3 Eco-friendly Essentials to Include in Your Upcoming Remodel
Focusing on the quality and purity of the air in your home. This might not be top of mind for most homeowners, but any well-insulated building also needs excellent airflow. This ensures that moist, stale, and contaminated air moves out of the home and prevents the accumulation of mold and mildew. This is why a powerful air renewal system is highly desired in the sustainable design world. Many of our design partners consider air quality in their design work and have seen an uptick in demand lately – especially with the rise of summer wildfires over the past few years. Read more onbreathing clean air and what can you do to minimize your chances of breathing viral particles and standing smoke.
Thermal insulation is an eco-friendly home essential. Insulating your home will make your space more comfortable throughout the year as you will enjoy consistent indoor temperatures. In many cases. Intentional design that creates passive heating and cooling through the tactical placement of windows and shading is an environmentally conscious strategy for keeping temperatures comfortable. But it’s those intentional choices made during the construction process that helps turns the home into a self-contained, eco-friendly oasis.
Using salvaged materials. Salvaged or reclaimed materials are building materials that have been recycled specifically for reuse. Sometimes it is merely reusing the materials already available in your home, but most are building materials that were carefully deconstructed from other homes or buildings for reuse and can greatly lighten your remodel’s carbon impact. Not only does the reuse of materials lessen the overall impact on the planet, but it also can lessen the impact on your wallet while also adding a unique character that is hard (and sometimes impossible) to replicate. Learn more about the benefits of usingsalvaged materials.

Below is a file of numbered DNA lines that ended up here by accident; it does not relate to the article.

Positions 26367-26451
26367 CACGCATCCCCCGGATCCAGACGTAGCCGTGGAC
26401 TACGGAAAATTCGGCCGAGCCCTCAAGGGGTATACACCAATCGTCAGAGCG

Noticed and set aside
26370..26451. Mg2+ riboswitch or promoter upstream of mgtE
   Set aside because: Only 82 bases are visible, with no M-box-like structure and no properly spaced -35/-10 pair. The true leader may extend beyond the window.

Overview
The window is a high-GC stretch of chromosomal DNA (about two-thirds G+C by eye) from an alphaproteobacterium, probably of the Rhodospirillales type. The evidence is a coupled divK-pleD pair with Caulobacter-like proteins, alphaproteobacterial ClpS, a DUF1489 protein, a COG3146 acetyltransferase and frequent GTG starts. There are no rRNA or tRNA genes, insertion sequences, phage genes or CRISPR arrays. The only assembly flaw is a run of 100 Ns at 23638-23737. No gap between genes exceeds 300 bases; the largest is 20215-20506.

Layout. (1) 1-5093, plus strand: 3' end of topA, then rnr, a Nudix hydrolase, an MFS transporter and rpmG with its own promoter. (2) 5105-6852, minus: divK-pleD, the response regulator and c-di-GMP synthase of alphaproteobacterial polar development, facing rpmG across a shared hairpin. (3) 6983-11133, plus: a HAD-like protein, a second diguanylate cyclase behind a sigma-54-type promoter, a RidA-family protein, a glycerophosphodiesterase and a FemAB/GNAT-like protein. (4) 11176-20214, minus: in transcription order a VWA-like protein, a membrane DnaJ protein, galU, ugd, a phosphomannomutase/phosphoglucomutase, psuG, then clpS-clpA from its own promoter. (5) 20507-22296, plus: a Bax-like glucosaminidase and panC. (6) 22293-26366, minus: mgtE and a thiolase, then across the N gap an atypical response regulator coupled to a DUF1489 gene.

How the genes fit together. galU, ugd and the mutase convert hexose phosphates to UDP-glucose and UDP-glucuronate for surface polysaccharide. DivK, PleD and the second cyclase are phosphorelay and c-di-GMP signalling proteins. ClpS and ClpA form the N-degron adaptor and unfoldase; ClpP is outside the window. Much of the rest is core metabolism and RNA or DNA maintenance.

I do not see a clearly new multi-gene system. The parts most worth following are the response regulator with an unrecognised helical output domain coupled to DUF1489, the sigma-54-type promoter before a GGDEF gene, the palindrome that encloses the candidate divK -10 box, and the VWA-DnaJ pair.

And, lessening the impact on the environment and your wallet!
Salvaged or reclaimed materials are building materials that have been recycled specifically for reuse. Some people conjure up images of dumpster diving – and while they could be from dumpsters (Doug has been known to pull materials out of dumpsters for reuse), most are building materials that were carefully deconstructed from or home or building and one way to greatly lighten your remodel’s carbon impact. Not only does the reuse of materials lessen the overall impact on the planet, it also can lessen the impact on your wallet while also adding unique character that is hard (and sometimes impossible) to replicate.
Mighty House Construction is a huge proponent of using salvaged materials and finishes. We encourage clients to check out the warehouses at Second Use and like businesses during the early planning stages of their projects.
Often you can find salvaged cabinets, lighting, windows, doors, and fixtures (to just name a few) for up to 50 percent less than buying new – like these cabinets in Doug and Laura’s own kitchen (pictured above). Sure sometimes there are additional costs to making the salvaged materials work in your home (like Doug had to build two upper cabinets to infill), but often there is still a cost savings plus now we get to tell a fun story about our kitchen. (Ask us later!)
The trick with utilizing salvaged materials is that you either let the materials dictate the design or find materials that will fit or can be modified to work with your design. Then you begin the hunt for what will work and start collecting your items. Similar to shopping for that perfect prom dress or tux from a used clothing store, committed hunting usually will lead to some great finds! Like this gem of a counter and backsplash (pictured below) one client found awhile ago planning ahead for the ADU she knew she wanted to build.